Kapuscinski:Yes, very much so. They were very interested in what I was writing. This was a unique source of information, and Africa held incomparably greater interest for them at that time than it does now. People were really interested in what was going on because of the international context of the Cold War.

    Wolfe: What did the Poles know about Africa?

    Kapuscinski: They had very limited knowledge. This was very typical of the European understanding of Africa, which is full of stereotypes and biases. Nevertheless, there was a certain fascination with Africa. Maybe it has something to do with our literature: we have Conrad’s Heart of Darkness, for example, and Conrad is considered in Poland as a Polish writer. The similarity between Africa and Poland - and this is an argument I have always had with people in Africa - is that we were also a colonized country. We were a colony for 130 years. We lost independence at the end of the 18th century, and only regained it in 1918, after the First World War. We were divided between three colonial powers - Russia, Prussia, and Austria. There’s a certain similarity of experience. I’ve often quarreled with African friends about this. I’ve asked, ‘How long were you colonized?’ “Eighty years,” they’ve answered, and I’ve responded, ‘We were colonized 50 years longer, so what can you say about colonialism? I’ll tell you what colonial experience is.’ And they’re shocked. But though there is a similarity of experience, the common people are not conscious of this.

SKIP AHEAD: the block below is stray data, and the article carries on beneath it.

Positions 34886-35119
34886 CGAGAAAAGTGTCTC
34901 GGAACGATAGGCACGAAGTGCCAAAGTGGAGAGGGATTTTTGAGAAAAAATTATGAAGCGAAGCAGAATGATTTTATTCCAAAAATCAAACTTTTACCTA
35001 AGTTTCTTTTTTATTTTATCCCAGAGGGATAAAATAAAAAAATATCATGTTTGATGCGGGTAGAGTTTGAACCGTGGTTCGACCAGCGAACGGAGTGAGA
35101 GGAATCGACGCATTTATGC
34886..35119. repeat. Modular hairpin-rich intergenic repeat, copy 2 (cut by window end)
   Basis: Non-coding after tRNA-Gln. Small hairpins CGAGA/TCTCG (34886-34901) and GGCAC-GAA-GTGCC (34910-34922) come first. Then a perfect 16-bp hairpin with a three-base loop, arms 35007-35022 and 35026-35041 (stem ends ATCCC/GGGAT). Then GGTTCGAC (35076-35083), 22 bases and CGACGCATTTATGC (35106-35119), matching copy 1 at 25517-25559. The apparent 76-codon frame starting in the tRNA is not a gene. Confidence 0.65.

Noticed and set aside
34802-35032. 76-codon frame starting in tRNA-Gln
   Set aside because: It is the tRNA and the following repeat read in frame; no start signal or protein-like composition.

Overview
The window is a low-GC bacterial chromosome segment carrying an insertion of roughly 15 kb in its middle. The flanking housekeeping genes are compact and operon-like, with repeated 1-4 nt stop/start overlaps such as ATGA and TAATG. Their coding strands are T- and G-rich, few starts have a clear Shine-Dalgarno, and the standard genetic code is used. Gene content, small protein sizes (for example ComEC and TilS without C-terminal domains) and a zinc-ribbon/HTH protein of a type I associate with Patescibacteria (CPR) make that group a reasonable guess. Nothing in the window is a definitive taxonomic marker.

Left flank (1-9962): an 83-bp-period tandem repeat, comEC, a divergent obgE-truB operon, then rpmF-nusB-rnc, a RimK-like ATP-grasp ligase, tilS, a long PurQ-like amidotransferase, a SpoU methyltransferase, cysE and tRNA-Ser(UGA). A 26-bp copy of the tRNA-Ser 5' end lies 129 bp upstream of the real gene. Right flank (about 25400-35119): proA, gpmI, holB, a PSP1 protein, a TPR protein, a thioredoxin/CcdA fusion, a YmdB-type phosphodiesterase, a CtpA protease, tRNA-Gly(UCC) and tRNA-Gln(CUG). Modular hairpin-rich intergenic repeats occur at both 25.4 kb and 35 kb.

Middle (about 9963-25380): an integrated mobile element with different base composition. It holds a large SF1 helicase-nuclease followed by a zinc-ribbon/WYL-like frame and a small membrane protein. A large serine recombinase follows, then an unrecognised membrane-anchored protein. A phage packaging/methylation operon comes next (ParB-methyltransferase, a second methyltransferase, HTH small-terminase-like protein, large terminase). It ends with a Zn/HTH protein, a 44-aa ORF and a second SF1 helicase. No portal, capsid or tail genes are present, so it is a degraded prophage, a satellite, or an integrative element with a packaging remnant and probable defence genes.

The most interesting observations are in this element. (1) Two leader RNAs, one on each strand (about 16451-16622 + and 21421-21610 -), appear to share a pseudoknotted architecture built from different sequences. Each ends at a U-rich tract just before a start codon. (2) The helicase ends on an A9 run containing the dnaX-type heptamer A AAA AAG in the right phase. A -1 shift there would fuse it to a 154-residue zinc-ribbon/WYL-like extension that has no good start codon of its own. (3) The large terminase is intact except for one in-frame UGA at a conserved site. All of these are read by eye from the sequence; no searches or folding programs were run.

Wolfe: At the end of the Copernicus Lecture, you said that you wrote Imperium because it was important to bring a Polish way of seeing things to your topic. How did you come to a sense that there was a Polish way of seeing things? Did it emerge from your experiences in Africa, or in relationship to Russia?